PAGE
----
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Accountants Are Critical To National Development -Owoyemi

Addul-Lateef Owoyemi
Posted: Oct 6, 2016 at 8:29 pm   /   by   /   comments (0)

Chief Abdul-Lateef Owoyemi is the chief executive officer of LOP Consulting, a management accounting firm that restructures companies and agencies for better performance. He is a chartered accountant and former president of the Institute of Chartered Accountants of Nigeria (ICAN). He has also headed many other accounting bodies in the country. He spoke to Ikechi Nzeako on accounting practice in the country and other issues. Excerpts:

 

What exactly does LOP Consulting do?

We restructure companies for better performance. For instance, LOP Consulting restructured the Corporate Affairs Commission, Nigerian Institute of Management and many other companies and institutions. We look at what they are doing and institute ways they can do better. We also help banks to recover their debts; we serve as receivers for banks. These are some of the things we do and we have been doing them in the last 35 years.

What did you have in mind when you set up LOP Consulting?

Right from my student days, I found out that I was good at consultancy. When I was a student, during the time of training, the solutions that I proffered were always the right ones out of many. From early years, I know I was gifted in consultancy; helping to find things others could not find and proffering solutions others could not see and that has been the situation since my early days in the accounting profession. I never went for any other profession apart from accountancy and I have done very well in the profession. I have been president of the Institute of Management Consultants of Nigeria; I have also been president of the Institute of Management Consultancy Companies of Nigeria and many more.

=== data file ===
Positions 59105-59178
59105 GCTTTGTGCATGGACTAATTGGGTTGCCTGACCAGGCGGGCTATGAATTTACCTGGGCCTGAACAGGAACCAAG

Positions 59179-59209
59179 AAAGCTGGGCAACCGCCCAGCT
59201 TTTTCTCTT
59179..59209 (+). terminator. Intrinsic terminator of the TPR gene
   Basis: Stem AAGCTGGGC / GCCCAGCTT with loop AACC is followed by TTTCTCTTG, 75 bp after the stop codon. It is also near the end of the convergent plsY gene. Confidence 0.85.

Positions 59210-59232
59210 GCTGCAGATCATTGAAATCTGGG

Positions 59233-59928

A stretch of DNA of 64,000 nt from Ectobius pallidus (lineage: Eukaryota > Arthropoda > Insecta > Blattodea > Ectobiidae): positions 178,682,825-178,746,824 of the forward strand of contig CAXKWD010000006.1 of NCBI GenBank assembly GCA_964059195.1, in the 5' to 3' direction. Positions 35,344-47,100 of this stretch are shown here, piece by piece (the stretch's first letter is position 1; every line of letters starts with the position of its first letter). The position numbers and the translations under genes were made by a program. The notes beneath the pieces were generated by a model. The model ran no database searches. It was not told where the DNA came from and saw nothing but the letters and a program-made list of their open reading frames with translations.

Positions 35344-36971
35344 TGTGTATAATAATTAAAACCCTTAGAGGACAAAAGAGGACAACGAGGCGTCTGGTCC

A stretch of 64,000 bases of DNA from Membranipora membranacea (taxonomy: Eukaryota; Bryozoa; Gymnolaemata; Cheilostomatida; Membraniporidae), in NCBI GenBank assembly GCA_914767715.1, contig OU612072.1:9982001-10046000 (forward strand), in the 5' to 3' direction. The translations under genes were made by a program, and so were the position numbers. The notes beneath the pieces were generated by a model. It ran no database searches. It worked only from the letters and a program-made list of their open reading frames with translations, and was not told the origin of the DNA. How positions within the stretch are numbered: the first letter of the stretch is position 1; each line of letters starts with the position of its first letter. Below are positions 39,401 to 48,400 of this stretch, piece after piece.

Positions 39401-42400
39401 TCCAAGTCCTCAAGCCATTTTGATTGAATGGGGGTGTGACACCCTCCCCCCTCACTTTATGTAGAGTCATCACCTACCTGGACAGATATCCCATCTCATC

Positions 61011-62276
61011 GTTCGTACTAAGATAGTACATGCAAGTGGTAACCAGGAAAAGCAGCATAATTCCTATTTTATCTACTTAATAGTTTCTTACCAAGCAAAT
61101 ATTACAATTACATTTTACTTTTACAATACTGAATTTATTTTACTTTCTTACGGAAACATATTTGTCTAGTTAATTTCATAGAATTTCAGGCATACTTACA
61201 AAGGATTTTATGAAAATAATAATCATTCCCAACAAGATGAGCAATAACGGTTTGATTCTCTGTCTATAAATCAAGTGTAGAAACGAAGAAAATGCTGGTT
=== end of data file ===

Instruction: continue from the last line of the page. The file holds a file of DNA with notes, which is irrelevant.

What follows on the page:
Who did you study accountancy and not any other profession?

I had my first scholarship to study public administration at the Nigerian College of Arts, which became the University of Ife (now Obafemi Awolowo University). I had a four-year scholarship but fortunately for me, I was able to do the course in three years and I passed the examination in flying colours. The head of department, an European, asked me to go for another scholarship in accountancy. I would have gone for law but he said I was very good in accounting and that I should go for accounting. That was how I got my five-scholarship to study accountancy and in 18 months, I was able to pass the examination and I came tops as the best graduating student.

Some people allege that most of the corruption in the country is perpetrated with the help of accountants. What is your reaction to this allegation?

There are ways to look at the issue; there are issues that go on in places like the Central Bank of Nigeria; you should not blame the accountant for those things; yes no voucher can be cashed without an accountant signing it. If the accountant is disempowered that he cannot stand up to his bosses, he cannot but do their bidding. I think that the standard has fallen; the older accountants will not accede to such things. But the younger accountants want to join the train; they want to make money and this may be because they are not well paid. Many accountants in government service are not well paid; I remember a senior accountant telling me that his pay could not take him pay. How can a man like that stick to the truth? If an accountant gets meagre pay, he mostly to compromise. However, are most likely not to compromise because they are well trained and are principled.